Frameworks & ToolsGovernanceRegulationData inventory design and relationships

Following my last post on a few things to consider when going through the exercise of creating your GDPR data processing inventories, I realised that there is much more that can be said on this particular topic. As such in this post, I would like to  provide more specific information, as to the best practices when structuring your data processing inventory.

A data processing activity may use multiple personal data elements and those data elements may come from different, files and documents. These same files and documents may be used for other data processing activities. Having established we come to the conclusion that if the data processing inventory is not properly designed, we may be in for a lot of repetitive input. As such it is best to approach this like a database architect.

Before we dive in, it is important to arm yourself with a very useful concept which will be covered in Section 1. If you’re already familiar with the concept of database normalisation, feel free to skip to section 2.

Section 1: Database Normalisation concept.

In databases there is  a concept knows as normalisation. It’s scope is to reduce the amount of duplicated information, having smaller tables (with less columns), and at the same time maintaining the relationship between the different related records intact.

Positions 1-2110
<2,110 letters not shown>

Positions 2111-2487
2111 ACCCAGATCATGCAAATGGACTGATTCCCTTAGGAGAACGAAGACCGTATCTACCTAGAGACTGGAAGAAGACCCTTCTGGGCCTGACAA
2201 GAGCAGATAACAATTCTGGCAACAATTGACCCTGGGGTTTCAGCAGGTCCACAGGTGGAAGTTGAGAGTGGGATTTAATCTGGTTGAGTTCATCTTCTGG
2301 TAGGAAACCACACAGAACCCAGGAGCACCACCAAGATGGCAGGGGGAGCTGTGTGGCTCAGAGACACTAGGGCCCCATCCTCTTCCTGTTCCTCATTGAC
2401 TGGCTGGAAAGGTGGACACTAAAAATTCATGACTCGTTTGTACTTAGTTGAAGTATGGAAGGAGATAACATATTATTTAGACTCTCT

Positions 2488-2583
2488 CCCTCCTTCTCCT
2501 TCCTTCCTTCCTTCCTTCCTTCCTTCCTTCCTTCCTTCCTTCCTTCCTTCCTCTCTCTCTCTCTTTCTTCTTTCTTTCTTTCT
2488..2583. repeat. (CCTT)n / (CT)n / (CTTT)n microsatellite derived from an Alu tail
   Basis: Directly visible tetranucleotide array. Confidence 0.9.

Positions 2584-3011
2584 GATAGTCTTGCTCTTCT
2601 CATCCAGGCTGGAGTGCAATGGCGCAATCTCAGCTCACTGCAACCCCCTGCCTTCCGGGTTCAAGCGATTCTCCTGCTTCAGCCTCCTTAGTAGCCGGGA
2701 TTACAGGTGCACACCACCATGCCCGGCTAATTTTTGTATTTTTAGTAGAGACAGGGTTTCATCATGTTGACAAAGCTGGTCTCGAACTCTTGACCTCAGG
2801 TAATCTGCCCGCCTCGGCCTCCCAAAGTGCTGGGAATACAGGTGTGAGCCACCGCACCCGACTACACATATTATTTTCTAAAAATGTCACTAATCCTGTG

To expand on this concept for the non-techies, let’s imagine you have a customer and you want to record the purchases of that customer. In a non-normalised concept you would have 1 table with the following details:

As you can see a lot of the information is repeated multiple times, with no additional value. In a normalised design you would have the following tables instead.

Normalisation allows you to reference existing information rather than input it all over again.  This technique is a heaven sent when it comes to structuring and designing your data processing inventory as it will avoid a lot of unnecessary work and repetition.

Section 2: Designing your inventory

Step 1: Identify the sections

The first step is to determine what information you will need to include in your data processing inventory and split them into sections.  

Here are a few of the sections I identified when going through this exercise.

  1. The data processing activity itself.
  2. The documents/Files upon which the data processing activity is conducted.
  3. The assets where these documents/files/data is stored, collected from or output to.
  4. The retention period per document/file.
  5. The vendors and their contracts (for proof that data transfer is legalised) that provide such assets or with whom any data is shared.

Step 2: Identify relationships between sections

In other words, which sections are directly related to which sections and is this relationship ‘1 to 1’, ‘1 to many’ or ‘many to many’

For example:

  • A data processing activity may use multiple documents.
  • The same document may be used for multiple data processing activities.

As such the relationship between activities and documents is many to many.

Other relationships within the mentioned sections:

  • A document/file may be stored on multiple assets.
  • Each of the document, asset combinations may have a different retention and archival period determined.
  • A vendor may provide one or more assets.

Once you have identified these relationships take the time to review and determine whether the sections can be segmented further. The better your segmentation, the more normalised your inventory will be and the less repetition and data collection and input you will need to do. The extra time spent on this step is a worthwhile investment.